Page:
Sram Transmission, and yes, it has. The shifting under load ability is amazing, I can shift through the cassette under power, and Sram Transmission walks quietly and efficiently through the gears.
The Ripley has lots of great components, though. Hope Pro 5s to We Are One triads have been great, and the new Hope hubs are FAST and cost-effective. Coming off of Industry Nine system hubs, there is a reduction in engagement; however, it has not caused any issues. Hayes Dominion T4 levers feel great and have an incredible amount of power. They have no issue stopping me on long descents (205 LBS with gear). I have yet to have them fade. The ‘23 rock shox lineup gives the bike a slightly larger feel than it is. It does remind me it is still a light trail bike on hard hits and compressions.
Where did you ride the bike first and what were your initial impressions?
Galbraith, North Side, of course. I went for a general XC ride and descended on Dad Bod, Vitamin R, and SST. My initial impression was, “Damn, this is fun.” The bike powered up the climbs and made me feel like I was much more fit than I am! The descent went as expected. On the rough trails, I was slower than on my Stumpy Evo, but the bike was more playful and engaging. I am not going to be the fastest down any hill, so I was happy with how it did.
You’ve ridden a lot of different suspension designs over the years; how does the DW link design compare?
I really like DW-style dual pivot bikes. Besides the stumpy evo, I have been riding DW or VPP platforms since Intense launched the 5.5 around 2006/2007. With this style of bike, you definitely feel the smaller bumps on the trail more than you would on an FSR, but I really like the pedal platform and how the bikes react to input from your body. The FSR platform is faster, more forgiving, and smoother than the DW; however, the DW gains in pedal performance and input from the rider.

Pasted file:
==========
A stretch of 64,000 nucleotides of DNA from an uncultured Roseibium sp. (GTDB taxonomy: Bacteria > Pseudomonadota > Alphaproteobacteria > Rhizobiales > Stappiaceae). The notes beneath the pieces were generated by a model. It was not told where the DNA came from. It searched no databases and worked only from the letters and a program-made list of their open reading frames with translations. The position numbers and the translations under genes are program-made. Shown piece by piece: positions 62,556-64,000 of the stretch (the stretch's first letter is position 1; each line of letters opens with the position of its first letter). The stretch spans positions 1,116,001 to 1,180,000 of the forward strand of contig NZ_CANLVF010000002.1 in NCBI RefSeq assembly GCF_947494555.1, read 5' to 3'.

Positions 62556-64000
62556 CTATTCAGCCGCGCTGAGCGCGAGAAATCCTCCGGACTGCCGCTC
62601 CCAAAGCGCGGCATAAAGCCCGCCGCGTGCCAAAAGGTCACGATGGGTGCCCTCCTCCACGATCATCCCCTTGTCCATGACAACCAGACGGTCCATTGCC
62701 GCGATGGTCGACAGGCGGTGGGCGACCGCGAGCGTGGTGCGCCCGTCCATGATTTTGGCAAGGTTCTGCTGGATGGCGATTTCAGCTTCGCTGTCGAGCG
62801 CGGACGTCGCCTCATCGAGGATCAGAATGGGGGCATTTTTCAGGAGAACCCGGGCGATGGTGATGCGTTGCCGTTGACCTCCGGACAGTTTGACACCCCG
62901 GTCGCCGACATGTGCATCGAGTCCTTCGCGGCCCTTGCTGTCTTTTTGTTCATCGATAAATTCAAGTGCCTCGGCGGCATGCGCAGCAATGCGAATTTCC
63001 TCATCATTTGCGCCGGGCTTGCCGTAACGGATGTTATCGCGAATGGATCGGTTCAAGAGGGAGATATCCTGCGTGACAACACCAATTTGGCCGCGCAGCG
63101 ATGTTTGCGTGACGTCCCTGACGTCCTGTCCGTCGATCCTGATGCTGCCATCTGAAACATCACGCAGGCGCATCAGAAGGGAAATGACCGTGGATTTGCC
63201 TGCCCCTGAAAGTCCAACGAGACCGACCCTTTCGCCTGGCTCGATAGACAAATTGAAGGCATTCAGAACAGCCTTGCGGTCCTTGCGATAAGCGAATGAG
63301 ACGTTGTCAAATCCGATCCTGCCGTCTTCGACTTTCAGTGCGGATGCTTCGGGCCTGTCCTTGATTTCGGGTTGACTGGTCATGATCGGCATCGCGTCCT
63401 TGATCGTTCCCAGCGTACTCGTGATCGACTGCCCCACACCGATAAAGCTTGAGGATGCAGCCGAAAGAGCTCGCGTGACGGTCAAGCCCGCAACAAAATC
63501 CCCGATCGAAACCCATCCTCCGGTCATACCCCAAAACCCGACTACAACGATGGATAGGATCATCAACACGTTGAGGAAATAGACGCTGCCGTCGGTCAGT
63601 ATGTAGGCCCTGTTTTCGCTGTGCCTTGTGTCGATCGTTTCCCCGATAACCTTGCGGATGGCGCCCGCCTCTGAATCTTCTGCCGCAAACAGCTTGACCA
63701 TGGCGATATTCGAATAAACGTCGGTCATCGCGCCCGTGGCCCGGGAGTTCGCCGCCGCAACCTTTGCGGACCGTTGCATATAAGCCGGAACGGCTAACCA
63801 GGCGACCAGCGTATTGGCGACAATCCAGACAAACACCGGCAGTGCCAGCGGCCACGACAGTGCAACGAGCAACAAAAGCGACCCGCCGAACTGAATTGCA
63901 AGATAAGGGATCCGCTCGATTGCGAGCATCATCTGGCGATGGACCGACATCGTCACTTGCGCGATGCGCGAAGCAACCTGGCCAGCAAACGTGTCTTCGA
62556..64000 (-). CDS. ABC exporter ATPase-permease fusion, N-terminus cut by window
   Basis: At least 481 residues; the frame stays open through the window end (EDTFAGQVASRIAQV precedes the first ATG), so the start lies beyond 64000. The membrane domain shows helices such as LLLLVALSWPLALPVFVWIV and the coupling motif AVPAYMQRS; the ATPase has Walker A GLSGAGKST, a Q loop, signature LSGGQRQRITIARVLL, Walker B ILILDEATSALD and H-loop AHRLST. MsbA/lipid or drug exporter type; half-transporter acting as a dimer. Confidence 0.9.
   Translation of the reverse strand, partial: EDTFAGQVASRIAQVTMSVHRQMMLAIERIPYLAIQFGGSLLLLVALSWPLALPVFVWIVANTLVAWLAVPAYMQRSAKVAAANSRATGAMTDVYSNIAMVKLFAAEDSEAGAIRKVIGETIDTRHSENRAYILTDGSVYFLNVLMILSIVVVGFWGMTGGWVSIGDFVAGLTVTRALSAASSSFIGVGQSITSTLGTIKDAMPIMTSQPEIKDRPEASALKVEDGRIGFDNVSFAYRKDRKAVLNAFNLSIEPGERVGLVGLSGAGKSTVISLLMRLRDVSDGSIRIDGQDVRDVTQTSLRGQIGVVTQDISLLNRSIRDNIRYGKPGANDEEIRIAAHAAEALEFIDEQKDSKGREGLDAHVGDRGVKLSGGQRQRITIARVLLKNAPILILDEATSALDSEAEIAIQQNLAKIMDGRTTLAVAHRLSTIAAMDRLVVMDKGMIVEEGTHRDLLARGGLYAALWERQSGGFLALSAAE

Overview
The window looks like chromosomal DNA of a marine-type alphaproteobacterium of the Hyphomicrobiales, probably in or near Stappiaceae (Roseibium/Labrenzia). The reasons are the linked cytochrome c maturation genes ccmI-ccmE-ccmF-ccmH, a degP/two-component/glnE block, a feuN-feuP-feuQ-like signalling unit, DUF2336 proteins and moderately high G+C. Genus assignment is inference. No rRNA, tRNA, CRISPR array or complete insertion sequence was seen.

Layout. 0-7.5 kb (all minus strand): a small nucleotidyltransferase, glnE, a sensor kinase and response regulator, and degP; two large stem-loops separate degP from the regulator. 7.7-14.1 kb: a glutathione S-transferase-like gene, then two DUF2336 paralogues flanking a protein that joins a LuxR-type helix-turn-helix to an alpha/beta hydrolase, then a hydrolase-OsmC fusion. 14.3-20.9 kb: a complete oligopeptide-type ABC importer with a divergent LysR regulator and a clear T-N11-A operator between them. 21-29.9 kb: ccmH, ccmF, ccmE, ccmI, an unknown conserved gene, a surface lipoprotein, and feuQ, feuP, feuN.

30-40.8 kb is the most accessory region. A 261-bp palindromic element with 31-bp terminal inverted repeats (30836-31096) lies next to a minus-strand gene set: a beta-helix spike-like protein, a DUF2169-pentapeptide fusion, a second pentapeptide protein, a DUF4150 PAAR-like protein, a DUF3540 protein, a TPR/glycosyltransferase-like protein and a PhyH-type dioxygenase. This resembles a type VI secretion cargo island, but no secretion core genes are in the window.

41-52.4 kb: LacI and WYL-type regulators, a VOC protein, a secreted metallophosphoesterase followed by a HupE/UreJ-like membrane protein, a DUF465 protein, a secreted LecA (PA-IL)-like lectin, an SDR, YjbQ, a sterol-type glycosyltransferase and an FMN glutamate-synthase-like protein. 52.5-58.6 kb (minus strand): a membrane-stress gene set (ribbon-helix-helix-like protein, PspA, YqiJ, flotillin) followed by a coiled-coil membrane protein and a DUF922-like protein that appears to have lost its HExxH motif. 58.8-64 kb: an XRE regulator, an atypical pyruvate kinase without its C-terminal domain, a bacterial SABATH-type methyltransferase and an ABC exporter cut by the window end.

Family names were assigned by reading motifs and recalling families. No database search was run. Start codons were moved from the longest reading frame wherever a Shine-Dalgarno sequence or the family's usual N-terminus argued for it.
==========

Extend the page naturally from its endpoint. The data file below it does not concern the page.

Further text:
Which aspect of your setup are you most particular about?
The cockpit, bars, stem, and brakes have to look good. If they don’t look good, it messes with my head!
Do you think you’ve found “the bike,” or are there other frames you’d like to try?
I wish I could say I have found the bike, but they are all so fun, and every day at Fanatik is dangerous. So many great bikes and so many great trails that would be great for all different types of bikes. A longer travel bike is in my future for steeper terrain and the occasional park day. I just don’t know what it will be yet.
If you could ride any trail in the world right now, which would it be and why?
SST 15 years ago. SST is a great trail, but I am not much of a jumper. That was when the trail had all-natural jumps with some great technical off-camber sections. The current clear-cut was the trees, and the existing tree sections were clear-cut back then.
Moving into the summer season, Salisbury is happily content with the lively, do-it-all nature of the Ibis Ripley. With his racing days behind him, all-out speed isn’t his primary concern anymore, and if it were, the Stumpjumper Evo would still be the bike for him. However, the balanced nature of the Ibis Ripley is ideal for any single-track adventure of trail ride Salisbury can throw at it while still having the poise needed when the trail gets rough.